Songs that defy oppression

2011-04-23 11:17

The past continues to be the present. This is particularly true with the current and ongoing publicity for struggle songs in the media today.

This is as a consequence of the hate-speech case against ANC Youth League president Julius Malema, who was brought into court for singing the struggle song, Dubul’ ibhunu! (Shoot the Boer), by AfriForum.

I ask my compatriots – South Africans, regardless of colour and race – do African people have to lose their struggle songs as part of the price tag we have to pay for reconciliation?

James Baldwin writes in Price of the Ticket that “it is only in music that the negro in America has been able to tell his story”.

This statement is also true of the what the struggle songs in Africa and the African diaspora have been able to do and provide for the oppressed majority and peoples throughout the epochs of slavery, colonialism and apartheid.

Songs played a crucial role in virtually every dimension of African liberation movements in the world and South Africa is no exception.

Just as it was the case in the civil rights movement in the US, song and singing was the key force in shaping, spreading and sustaining the movement’s culture – and through culture its politics.

As the great singer, activist and ethnomusicologist Bernice Johnson Reagon argues in Songs of the Civil Rights Movement, “freedom songs are one of the best records we have of the transformation of consciousness in the ordinary people, the masses, who took part in the movement”.

In the African and black traditions singing is very much a participatory event.

Thus, going to a meeting, even just to listen, could quickly lead to a deeper level of involvement. Get their voices, one might say, and their politics will follow.

Music becomes more ingrained in memory than mere talk, and this quality makes it a powerful organising tool.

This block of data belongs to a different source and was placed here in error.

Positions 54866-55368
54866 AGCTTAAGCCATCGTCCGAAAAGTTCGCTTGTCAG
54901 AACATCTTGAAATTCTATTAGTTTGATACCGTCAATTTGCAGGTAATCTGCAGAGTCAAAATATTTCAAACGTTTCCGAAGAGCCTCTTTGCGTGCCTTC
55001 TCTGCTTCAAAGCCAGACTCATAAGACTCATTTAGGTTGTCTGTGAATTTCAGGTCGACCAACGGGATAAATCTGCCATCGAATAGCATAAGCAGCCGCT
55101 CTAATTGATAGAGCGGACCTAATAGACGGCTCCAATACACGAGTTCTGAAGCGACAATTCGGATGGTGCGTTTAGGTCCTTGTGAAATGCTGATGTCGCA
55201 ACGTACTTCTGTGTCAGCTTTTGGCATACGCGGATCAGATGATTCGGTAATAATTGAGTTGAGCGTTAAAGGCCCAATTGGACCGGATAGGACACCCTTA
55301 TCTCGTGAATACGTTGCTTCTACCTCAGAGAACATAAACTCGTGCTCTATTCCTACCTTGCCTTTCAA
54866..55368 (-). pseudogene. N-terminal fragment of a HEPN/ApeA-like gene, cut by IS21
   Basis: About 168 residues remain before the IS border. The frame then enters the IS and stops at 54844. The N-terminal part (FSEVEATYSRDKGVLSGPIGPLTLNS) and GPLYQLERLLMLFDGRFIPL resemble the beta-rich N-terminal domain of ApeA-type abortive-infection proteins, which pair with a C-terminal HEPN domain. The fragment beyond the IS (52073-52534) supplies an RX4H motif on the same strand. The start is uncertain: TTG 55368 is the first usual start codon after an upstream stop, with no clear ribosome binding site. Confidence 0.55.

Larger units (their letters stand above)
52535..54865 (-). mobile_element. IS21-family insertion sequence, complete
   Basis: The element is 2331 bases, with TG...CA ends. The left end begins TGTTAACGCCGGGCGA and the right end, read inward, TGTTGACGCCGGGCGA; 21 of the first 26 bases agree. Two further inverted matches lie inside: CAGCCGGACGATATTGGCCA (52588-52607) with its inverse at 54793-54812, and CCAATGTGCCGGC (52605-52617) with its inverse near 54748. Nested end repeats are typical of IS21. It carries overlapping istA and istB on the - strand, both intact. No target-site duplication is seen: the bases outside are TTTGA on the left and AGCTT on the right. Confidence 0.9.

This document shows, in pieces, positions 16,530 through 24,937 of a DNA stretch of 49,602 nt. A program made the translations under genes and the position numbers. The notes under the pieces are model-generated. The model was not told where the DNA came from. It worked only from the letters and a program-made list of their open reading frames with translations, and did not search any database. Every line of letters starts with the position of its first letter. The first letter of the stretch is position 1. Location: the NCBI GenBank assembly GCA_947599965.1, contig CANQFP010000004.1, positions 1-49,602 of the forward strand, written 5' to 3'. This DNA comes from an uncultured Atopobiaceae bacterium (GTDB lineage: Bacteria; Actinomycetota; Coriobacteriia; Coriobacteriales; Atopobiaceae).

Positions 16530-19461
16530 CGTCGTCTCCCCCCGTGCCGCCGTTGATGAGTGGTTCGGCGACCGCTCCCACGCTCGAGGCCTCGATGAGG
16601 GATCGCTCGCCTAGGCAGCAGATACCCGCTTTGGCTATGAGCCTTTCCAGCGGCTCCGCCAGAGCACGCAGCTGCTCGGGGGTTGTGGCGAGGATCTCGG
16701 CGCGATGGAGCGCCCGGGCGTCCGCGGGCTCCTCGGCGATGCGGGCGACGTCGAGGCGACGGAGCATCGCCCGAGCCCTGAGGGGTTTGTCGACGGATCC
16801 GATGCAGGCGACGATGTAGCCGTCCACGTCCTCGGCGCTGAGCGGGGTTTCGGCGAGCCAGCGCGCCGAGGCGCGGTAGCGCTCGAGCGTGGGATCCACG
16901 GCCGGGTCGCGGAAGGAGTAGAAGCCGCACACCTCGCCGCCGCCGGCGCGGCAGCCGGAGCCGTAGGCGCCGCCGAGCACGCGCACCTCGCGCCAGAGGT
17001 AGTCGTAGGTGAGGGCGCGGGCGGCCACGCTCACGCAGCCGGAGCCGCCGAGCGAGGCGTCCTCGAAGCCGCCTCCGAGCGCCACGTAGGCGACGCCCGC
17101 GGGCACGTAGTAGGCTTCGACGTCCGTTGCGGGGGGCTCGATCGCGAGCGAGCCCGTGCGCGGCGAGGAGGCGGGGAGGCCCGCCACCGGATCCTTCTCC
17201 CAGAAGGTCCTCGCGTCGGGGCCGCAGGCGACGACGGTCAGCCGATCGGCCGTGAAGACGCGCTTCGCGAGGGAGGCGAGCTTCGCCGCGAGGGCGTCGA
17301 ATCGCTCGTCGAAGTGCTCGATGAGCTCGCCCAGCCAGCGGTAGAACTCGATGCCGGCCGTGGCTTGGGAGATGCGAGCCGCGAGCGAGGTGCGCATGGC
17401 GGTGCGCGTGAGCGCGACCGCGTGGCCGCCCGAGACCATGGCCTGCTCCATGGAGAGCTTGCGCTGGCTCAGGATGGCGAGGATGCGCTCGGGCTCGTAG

It is one thing to hear a political speech and remember an idea or two.

It is quite another to sing a song and have its politically charged verses become emblazoned on your memory. In singing you take on a deeper level of commitment to an idea than if you only hear it as the spoken word.

The dispossession of African lands and oppression of the cultures of the indigenous peoples are central to this context and content in African liberation struggles on our continent in particular.

Consequently, it came as no surprise that one of the very earliest songs of struggle in 20th century South Africa is about the land of the African people that dates back to the Native Land Act of 1913.

That song, iLand Act, communicated the African loss of land in the year following the formation of the ANC in 1912.

This song was adopted as the first official anthem of the South African Native National Congress in 1913.

In the aftermath of the Sharpeville Massacre on March?21 1960, Motsoko Pheko writes in Apartheid: The Story of a Dispossessed People that: “After Sharpeville Africans could no longer hold political meetings or publicly discuss their national affairs.

But it soon became clear that their aspirations could not be banned.

New freedom songs were sung.” After the Sharpeville and Rivonia trials of the early 1960s – when Robert Mangaliso Sobukwe, Nelson Mandela and their co-accused were imprisoned on Robben Island and elsewhere – Miriam Makeba responded with a song, Nongqongqo, while in exile.

This history of struggle songs is like a library, an archive of the African people in struggle, expressed in their own voices.

And in that library, in that archive, our sources are our songs.

As Steve Biko tells us: “Nothing dramatises the eagerness of the African to communicate with each other more than their love for song and rhythm.

“Music in the African culture features in all emotional states. When we go to work, we share the burdens and pleasures of the work we are doing through music.

“This particular facet strangely enough has filtered through to the present day.”

» Ramoupi is writing his PhD on the subject of struggle songs.

He is a research specialist at the Africa Institute of South Africa. He writes in his personal capacity

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